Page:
Motivation

Large-scale computational resources now enable the direct simulation of atomic systems, using realistic interatomic potentials. Molecular Dynamics (MD) simulations do not require any a priori model for the fluid, such as its equation of state, the transport coefficients, or a collision model. The interaction between the atoms is derived by some potential energy function, which is the only modeling effort required. Rapid advancements in the field of computational chemistry combined with continued advances in high performance computing may enable MD to be a very powerful technique to precisely investigate the highly complex nonequilibrium physics, found in high-speed flows, at the molecular level. Such MD simulations could then be used to inform DSMC collision models (a bottom-up approach), as opposed to developing them to match, in the continuum limit, the empirical laws used in CFD computations (a top-down approach). In general, if MD simulations are used to build DSMC collision models, for example, by providing the numerical value for certain parameters, or to determine a functional relation, then DSMC should reproduce the MD results very accurately, and more efficiently.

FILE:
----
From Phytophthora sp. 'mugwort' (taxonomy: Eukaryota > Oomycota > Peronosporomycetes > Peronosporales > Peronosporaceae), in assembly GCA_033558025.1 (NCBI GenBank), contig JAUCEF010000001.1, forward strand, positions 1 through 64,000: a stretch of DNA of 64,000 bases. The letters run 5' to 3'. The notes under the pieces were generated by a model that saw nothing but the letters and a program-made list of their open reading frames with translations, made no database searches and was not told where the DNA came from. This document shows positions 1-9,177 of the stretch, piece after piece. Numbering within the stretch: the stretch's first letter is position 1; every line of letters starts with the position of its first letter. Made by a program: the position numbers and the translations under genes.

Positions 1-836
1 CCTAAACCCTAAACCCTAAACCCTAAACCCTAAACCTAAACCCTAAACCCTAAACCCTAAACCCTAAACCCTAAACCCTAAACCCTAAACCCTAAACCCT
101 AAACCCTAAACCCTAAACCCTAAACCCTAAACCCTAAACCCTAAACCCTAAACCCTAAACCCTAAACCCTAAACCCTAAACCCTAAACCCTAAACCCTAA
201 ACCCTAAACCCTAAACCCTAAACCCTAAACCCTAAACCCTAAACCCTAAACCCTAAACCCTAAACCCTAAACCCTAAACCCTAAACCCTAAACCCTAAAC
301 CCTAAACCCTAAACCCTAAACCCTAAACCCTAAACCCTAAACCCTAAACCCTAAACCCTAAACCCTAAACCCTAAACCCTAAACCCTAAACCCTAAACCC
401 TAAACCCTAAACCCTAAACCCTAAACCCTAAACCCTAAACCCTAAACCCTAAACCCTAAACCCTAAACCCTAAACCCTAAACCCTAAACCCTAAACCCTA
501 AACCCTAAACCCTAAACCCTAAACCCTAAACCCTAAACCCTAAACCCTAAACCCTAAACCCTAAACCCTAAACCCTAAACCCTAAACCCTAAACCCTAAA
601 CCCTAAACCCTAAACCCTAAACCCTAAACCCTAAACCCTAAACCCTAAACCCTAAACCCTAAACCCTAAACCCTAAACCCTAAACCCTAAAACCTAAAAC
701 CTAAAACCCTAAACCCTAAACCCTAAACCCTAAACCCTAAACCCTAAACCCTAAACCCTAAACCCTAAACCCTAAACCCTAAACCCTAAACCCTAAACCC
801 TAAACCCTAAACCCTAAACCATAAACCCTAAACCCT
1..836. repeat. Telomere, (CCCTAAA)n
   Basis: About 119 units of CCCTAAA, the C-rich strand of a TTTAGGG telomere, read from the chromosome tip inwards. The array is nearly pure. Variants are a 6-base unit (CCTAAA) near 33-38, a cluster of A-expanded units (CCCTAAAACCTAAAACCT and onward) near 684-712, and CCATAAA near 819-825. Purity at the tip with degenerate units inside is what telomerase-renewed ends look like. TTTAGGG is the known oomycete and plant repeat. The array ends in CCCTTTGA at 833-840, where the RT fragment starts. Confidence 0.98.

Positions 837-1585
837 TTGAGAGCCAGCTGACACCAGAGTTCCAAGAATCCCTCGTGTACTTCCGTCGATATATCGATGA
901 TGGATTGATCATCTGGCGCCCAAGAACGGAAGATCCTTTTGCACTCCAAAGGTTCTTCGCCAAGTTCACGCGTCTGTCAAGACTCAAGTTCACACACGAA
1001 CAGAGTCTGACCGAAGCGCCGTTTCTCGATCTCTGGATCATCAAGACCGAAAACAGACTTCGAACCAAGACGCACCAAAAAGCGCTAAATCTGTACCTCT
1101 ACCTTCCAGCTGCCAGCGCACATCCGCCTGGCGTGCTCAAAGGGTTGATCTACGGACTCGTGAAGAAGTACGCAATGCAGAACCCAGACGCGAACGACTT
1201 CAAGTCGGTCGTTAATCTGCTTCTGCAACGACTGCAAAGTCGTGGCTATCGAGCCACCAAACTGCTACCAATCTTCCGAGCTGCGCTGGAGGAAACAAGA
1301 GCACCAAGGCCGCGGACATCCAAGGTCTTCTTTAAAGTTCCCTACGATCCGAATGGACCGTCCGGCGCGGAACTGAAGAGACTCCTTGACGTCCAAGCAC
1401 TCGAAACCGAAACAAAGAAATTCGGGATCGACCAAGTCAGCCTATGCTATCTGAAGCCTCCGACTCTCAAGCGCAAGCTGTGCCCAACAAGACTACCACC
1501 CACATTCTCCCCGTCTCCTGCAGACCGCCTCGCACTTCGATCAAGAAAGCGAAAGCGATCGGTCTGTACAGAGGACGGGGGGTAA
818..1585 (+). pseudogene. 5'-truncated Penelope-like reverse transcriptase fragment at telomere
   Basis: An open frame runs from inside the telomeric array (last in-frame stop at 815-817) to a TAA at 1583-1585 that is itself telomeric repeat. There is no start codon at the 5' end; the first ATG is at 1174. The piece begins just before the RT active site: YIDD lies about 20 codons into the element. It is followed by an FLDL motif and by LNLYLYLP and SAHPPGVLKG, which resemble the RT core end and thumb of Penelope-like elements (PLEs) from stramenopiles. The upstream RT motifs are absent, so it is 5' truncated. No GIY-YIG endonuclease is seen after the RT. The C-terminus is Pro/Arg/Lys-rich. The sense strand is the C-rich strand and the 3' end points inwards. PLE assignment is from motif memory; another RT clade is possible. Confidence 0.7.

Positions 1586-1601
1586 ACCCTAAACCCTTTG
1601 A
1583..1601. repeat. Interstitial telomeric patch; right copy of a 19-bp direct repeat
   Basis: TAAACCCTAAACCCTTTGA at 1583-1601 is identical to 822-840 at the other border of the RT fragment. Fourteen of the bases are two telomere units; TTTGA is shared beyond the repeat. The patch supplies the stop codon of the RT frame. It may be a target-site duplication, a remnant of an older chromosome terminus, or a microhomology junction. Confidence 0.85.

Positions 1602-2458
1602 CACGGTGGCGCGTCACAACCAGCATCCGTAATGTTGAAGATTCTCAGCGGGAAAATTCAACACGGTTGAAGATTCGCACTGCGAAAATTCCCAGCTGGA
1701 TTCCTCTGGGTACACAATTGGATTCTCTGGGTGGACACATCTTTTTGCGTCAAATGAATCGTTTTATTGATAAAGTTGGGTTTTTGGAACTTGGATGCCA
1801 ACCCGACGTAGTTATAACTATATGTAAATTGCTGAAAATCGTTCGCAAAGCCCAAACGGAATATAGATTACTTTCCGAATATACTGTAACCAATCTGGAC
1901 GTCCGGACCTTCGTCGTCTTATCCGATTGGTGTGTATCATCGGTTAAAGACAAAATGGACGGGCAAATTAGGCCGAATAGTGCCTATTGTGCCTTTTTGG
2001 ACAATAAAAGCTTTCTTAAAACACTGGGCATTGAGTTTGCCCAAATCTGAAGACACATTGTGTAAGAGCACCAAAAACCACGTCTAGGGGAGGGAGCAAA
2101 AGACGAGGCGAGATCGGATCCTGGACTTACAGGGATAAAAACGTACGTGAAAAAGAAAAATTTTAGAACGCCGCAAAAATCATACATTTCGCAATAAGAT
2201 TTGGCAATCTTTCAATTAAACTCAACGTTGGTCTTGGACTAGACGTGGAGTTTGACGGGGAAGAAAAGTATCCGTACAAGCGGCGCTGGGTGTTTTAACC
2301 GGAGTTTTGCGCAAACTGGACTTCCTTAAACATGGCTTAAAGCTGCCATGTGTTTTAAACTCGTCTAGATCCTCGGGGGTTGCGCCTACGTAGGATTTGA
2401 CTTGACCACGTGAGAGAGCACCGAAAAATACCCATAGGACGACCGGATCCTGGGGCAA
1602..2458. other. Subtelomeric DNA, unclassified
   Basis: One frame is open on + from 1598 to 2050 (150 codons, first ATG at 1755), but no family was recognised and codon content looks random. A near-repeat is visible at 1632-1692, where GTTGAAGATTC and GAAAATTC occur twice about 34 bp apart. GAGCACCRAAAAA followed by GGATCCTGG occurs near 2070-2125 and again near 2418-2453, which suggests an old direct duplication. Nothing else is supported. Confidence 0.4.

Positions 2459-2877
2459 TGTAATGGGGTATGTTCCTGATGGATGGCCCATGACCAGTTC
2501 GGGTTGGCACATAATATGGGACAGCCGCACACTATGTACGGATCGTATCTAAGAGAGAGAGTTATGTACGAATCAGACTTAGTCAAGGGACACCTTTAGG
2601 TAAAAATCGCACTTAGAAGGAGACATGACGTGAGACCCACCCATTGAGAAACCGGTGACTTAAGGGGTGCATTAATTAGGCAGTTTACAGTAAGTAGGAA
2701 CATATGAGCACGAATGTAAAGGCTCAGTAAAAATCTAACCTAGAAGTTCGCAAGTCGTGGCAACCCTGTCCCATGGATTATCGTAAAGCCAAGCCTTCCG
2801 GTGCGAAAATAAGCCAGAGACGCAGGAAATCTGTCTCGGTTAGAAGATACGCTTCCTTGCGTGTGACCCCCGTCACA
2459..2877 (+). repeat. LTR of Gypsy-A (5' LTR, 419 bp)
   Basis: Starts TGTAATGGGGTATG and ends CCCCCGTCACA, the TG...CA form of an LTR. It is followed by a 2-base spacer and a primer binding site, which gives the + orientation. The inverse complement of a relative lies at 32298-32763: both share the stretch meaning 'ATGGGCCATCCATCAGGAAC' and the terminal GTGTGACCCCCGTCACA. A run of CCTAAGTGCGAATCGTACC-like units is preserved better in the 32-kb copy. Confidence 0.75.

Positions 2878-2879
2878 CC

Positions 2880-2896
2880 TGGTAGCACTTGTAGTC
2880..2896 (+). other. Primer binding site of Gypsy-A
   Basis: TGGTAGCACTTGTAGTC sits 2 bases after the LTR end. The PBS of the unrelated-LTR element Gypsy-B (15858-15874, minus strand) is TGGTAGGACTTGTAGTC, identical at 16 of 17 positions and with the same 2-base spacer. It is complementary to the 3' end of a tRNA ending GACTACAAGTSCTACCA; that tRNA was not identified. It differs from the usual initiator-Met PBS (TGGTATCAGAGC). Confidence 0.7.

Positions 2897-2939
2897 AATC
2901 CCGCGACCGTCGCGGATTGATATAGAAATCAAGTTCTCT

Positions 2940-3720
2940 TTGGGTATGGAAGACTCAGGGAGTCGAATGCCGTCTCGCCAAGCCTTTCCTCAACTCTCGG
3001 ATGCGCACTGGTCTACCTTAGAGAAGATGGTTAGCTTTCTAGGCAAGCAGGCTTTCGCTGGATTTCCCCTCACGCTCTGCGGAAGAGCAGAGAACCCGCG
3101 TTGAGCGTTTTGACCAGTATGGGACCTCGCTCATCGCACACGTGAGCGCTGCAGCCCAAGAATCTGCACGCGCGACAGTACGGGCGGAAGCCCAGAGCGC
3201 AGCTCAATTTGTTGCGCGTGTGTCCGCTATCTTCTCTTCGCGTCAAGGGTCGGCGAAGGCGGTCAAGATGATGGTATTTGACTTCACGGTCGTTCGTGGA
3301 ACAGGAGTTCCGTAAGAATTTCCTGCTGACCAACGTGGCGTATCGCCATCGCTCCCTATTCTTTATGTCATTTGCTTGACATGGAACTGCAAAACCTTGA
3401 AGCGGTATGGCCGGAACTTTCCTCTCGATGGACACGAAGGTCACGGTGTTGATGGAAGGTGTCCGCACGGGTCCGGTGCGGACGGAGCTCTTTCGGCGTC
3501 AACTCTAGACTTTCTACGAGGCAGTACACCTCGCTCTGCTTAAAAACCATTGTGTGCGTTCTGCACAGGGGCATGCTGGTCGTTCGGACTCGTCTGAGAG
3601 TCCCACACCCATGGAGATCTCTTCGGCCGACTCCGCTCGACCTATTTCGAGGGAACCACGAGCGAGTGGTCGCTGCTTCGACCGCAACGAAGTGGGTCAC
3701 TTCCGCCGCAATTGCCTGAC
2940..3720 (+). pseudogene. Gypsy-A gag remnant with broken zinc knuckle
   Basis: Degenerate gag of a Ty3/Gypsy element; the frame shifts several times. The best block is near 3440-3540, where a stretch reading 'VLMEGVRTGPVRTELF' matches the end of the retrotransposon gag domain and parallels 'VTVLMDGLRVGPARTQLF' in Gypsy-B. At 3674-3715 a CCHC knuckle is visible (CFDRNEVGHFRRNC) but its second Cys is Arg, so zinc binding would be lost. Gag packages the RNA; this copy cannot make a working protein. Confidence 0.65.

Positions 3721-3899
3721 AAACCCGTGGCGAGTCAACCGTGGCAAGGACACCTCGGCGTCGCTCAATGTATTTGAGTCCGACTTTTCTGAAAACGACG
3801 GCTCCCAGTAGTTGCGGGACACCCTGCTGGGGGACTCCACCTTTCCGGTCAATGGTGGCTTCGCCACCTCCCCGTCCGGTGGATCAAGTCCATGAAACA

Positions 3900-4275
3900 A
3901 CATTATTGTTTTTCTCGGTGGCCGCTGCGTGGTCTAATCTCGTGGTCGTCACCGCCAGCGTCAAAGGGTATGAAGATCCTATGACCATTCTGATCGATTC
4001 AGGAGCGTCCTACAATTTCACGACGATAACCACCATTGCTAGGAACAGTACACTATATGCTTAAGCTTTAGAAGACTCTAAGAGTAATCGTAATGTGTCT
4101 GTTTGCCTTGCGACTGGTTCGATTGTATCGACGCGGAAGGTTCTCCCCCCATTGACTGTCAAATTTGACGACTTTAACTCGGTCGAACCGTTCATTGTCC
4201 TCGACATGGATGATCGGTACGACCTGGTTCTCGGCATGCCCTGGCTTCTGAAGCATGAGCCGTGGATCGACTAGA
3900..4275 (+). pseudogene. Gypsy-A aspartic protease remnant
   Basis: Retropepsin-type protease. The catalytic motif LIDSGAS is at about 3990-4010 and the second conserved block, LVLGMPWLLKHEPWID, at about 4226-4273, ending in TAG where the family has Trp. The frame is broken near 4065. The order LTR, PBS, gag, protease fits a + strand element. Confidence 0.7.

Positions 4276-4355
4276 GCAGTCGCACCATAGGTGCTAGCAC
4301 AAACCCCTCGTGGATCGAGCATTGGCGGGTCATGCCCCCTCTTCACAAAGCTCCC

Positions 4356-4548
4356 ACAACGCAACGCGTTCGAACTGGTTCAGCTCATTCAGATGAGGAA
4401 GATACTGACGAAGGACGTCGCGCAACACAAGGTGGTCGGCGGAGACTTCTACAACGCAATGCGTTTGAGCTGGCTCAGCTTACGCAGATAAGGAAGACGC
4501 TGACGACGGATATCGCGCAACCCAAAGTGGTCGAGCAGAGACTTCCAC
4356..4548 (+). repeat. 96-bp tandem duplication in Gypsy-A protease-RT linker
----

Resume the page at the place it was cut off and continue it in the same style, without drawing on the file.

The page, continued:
Results and Publications